WWF released the 2014 edition of the Living Planet Report a few weeks back, and the news wasn’t good. Global wildlife populations have declined by more than half in just 40 years, and humanity’s ecological footprint – the impact of the products and services we take from nature – continues to increase.
These facts tell us that “business as usual” is trashing the planet, and “conservation as usual” isn’t turning the tide. Both have to change, and that means historical opponents have to find common ground.
Which is why I accepted an invitation to Reykjavik, Iceland, for the International Council on Mining and Metals’ (ICMM) meeting on mining and Arctic development.
Without question, mining can be a dirty business. Large scale or small, it can threaten the special places and productive ecosystems WWF works to protect – from coral reefs in the Pacific to tiger habitat in India, tributaries of the Amazon to the fish-rich waters of the Arctic. My colleagues around the world know that mining’s threats are real, but we also know the potential benefits.
Mining can drive the economies of developing countries, pulling millions out of poverty and providing essential materials for the more sustainable economies we envision for the future. It’s a question of balancing the potential for profit with the appropriateness of some mining. Knowing what we know about climate change, it is not appropriate to continue to mine coal or to drill for oil in evermore remote locations. Likewise, knowing what we know about the fragility of some ecosystems, it is not appropriate to open them up to intensive human activity such as mining.
I was heartened at the ICMM meeting to learn that conservationists aren’t the only ones seeking the right balance. The mining industry itself is taking stock and asking how it can ensure that responsible practice is the non-negotiable baseline, and economic, environmental and social sustainability is the hallmark of best practice.
These questions of appropriateness, responsible practice and sustainability are particularly acute in the Arctic. The conditions that make the Arctic, its species and its communities special are the very reasons that any extractive activity is doubly risky. Extreme temperatures, unstable ice, limited infrastructure and workforce, and poor visibility make it more difficult to identify, approach, contain and clean up any spills or other accidents, leaving these special and highly vulnerable places unprotected.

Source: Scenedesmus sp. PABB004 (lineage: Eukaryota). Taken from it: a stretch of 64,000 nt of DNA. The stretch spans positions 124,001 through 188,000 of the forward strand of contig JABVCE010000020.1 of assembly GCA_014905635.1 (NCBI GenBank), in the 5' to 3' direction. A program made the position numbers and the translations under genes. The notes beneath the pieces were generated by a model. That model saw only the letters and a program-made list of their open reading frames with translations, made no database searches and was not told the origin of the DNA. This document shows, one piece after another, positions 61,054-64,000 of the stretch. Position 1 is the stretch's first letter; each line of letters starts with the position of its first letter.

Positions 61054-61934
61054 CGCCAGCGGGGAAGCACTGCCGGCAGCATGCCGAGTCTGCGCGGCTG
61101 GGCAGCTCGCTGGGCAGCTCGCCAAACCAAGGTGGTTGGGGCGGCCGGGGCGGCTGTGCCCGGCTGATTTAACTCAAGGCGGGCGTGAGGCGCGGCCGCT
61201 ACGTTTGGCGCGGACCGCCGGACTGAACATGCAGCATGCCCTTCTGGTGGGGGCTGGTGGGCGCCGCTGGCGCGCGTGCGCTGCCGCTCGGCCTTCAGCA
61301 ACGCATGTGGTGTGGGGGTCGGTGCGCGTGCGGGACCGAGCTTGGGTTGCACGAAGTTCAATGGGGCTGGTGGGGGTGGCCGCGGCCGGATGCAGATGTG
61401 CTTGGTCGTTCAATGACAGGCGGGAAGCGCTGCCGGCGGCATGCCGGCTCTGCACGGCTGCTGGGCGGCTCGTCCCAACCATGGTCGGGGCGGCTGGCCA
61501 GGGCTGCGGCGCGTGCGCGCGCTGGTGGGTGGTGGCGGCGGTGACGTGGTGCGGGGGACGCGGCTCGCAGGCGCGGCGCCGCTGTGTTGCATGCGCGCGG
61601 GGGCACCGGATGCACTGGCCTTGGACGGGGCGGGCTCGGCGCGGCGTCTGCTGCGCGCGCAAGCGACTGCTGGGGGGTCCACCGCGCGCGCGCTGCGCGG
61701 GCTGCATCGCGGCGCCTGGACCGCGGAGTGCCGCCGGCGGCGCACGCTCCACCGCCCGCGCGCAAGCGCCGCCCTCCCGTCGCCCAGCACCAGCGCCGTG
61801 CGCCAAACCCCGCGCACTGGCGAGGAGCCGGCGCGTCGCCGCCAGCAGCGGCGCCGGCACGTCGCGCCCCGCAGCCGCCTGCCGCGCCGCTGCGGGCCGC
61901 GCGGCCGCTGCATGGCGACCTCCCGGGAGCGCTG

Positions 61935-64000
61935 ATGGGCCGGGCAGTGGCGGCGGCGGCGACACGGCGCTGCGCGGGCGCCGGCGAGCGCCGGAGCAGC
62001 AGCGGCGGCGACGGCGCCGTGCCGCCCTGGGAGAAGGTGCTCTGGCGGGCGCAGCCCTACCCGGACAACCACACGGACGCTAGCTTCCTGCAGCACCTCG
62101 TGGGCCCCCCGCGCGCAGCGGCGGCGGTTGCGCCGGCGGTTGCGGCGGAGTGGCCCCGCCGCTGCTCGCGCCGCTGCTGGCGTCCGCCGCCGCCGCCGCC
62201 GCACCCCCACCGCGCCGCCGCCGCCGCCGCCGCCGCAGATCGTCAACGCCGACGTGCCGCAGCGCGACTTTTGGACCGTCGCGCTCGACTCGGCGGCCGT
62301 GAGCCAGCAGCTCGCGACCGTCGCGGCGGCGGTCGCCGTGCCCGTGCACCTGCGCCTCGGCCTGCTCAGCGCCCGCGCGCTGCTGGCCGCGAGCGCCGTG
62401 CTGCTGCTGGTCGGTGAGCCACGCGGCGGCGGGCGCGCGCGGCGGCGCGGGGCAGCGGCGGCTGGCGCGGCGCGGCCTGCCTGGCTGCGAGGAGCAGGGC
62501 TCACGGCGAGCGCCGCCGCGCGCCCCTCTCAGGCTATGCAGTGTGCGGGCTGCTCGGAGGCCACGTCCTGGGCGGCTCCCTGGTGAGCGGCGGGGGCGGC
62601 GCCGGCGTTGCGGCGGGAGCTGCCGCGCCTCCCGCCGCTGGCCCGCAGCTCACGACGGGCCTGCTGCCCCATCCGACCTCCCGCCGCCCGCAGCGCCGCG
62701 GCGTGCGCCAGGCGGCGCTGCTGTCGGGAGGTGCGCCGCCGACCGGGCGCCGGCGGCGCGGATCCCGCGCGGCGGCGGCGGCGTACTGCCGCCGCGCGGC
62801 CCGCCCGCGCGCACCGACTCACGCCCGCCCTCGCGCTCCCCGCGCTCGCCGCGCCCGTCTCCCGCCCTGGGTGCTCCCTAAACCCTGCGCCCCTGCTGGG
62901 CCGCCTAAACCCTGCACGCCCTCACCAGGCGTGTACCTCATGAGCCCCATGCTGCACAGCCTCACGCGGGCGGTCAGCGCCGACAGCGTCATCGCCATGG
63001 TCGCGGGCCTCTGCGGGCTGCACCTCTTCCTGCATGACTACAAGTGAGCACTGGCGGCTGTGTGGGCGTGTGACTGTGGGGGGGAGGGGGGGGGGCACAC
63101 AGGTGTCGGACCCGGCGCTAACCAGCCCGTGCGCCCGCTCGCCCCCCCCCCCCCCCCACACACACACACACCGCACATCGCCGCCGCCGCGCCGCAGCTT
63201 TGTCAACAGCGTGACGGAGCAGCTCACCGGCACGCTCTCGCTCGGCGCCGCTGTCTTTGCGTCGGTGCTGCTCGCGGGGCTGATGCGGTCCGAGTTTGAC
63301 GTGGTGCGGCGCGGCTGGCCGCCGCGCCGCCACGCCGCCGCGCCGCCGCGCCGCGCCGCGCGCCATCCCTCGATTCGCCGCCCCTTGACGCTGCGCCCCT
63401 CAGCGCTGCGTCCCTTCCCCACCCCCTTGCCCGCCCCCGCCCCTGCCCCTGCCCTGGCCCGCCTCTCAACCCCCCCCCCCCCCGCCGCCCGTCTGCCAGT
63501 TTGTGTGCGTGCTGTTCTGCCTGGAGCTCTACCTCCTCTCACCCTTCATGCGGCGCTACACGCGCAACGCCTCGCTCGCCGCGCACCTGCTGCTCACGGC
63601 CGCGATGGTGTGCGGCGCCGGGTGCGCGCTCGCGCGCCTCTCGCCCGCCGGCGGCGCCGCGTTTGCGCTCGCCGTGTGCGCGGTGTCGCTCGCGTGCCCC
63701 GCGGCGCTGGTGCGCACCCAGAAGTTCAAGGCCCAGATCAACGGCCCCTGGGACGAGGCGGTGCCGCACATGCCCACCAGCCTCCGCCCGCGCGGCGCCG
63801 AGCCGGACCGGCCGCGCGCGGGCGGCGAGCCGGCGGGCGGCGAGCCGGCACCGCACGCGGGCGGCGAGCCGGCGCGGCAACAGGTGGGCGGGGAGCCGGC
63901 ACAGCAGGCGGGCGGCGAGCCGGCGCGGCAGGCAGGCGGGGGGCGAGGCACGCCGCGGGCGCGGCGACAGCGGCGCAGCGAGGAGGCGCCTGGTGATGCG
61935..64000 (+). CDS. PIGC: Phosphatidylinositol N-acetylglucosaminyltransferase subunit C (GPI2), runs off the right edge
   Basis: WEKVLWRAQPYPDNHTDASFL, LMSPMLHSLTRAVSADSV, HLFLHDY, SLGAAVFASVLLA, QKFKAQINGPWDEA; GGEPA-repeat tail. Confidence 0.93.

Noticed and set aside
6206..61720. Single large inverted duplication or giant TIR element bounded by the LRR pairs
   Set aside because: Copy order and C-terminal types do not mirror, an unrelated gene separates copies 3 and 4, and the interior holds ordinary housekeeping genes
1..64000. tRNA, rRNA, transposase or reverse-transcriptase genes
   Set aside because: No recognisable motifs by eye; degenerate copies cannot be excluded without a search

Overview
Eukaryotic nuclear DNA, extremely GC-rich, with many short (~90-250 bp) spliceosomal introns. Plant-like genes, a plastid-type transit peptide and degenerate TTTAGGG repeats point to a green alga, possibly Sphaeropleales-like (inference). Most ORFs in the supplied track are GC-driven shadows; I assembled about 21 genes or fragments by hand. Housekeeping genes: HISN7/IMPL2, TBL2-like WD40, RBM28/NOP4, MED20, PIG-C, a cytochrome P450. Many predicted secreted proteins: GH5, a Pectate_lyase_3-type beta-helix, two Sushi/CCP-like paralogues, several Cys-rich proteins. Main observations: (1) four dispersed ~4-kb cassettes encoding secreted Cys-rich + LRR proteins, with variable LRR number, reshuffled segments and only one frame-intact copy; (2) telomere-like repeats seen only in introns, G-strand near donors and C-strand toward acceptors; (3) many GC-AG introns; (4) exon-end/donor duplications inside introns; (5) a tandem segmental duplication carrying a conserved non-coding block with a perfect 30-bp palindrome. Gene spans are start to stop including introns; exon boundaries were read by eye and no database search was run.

WWF believes some parts of the Arctic – places where it has already been established that conservation value and the human use of biological resources are so valuable that risks posed by extractives would not be acceptable – should be declared off limits to extractives activity. These include areas such as the Lofoten/Vesteralen islands of Norway, Bristol Bay, Alaska, and west Kamchatka, Russia.
More generally, I emphasized three recommendations to ICMM members:
- Declare areas of particular sensitivity, vulnerability or value off limits to mining activity.
- In return for the privilege of being allowed to mine, reinvest some revenue from this natural capital into better protection of biodiversity and ecosystems, and the services they provide.
- Adopt a hierarchy of decision making that ensures that mining will only occur where the environment can tolerate it and impacts can be effectively managed.
These recommendations were received in the same cooperative spirit that has characterized WWF’s interaction with ICMM over the past decade.
I don’t claim that all or even most mining companies are following industry best practice yet, nor do I think this recent interest in sustainability is motivated by altruism. What I do see is an industry that faces real business risk in failing to manage required resources, such as fresh water, or losing its social license to operate because of unacceptable environmental impacts.
It is this bottom-line risk that is prompting unprecedented efforts to improve sustainability performance, and this might be the shift from “business as usual” that helps reverse the worrying trends reported in the Living Planet Report. WWF’s willingness to work with ICMM in support of these efforts might also be part of the needed shift from “conservation as usual.”